I like to photograph people in their home environment to convey an authentic atmosphere and give the viewer insight into that person’s life. Printing on a large scale allows the viewer to see all of the details of the scene. To identify new subjects, I put out several calls for participation through Facebook and Craigslist. I also created a flier I posted around campus, and distributed it at my NAMI (National Alliance of Mental Illness) class and several OCD support groups. I would then drive to the homes or locations my subjects chose. I would interview each person and get to know him or her better before even unpacking the camera. I would discuss with the sitter how he or she wanted to be portrayed, he or she wanted to say about mental illness, and his or her toughest symptoms living with a mental illness. My role as an artist then, is to listen, and to communicate the message of the subject through a narrative image.

During the initial creative process, I asked myself the following questions to help plan what I was going to relate to the viewer:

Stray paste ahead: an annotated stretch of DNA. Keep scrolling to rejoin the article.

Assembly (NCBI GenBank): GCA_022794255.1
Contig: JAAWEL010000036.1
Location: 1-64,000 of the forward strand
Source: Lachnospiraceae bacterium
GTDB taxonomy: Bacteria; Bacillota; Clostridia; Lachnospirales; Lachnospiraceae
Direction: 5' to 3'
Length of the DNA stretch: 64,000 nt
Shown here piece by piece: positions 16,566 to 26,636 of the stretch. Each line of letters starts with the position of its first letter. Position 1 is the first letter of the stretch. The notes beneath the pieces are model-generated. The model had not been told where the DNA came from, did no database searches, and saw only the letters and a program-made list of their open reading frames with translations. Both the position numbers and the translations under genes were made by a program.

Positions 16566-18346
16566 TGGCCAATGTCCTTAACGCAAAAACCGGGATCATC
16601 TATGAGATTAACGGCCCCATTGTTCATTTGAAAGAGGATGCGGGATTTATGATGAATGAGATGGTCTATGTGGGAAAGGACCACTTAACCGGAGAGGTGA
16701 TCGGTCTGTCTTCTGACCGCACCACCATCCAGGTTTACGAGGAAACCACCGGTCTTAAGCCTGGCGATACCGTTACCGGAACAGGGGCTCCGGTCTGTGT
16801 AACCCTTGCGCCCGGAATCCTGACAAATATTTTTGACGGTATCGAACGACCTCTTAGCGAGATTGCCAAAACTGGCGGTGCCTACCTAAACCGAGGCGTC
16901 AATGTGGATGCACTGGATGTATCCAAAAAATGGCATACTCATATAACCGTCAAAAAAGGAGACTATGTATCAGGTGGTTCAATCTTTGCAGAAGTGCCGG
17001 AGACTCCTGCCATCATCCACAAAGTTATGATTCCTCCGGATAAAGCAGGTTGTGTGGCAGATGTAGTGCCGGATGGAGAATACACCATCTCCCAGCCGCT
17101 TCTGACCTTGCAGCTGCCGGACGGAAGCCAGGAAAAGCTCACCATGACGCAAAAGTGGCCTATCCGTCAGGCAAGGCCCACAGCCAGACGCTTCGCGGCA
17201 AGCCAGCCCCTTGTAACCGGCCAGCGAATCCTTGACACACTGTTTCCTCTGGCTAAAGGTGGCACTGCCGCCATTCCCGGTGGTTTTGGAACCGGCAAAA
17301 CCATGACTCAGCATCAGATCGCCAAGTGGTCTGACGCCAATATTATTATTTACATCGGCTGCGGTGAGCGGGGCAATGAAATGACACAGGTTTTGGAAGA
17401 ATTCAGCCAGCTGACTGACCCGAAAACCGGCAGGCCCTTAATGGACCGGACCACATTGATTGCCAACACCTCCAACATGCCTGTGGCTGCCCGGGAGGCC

• What is this expressing to the viewer? 
  • How do I want the world to interpret my art?
  • What is the value of my work?
  • Who is the intended audience?
  • What is my goal and expected outcome with this project?

In each picture, I try to add an element of drama that will enable the viewer to interpret the scene in various ways without immediately giving away the answer to the story. In this way, the viewer is required to read the accompanying text and learn more about what is going on to uncover the truth of the image. One of the most challenging issues when photographing my subjects relates to showing an authentic side of mental illness without reinforcing false stigmas and stereotypes. I do not want the viewer to be further misaligned from the truth about mental illness when viewing my portraits.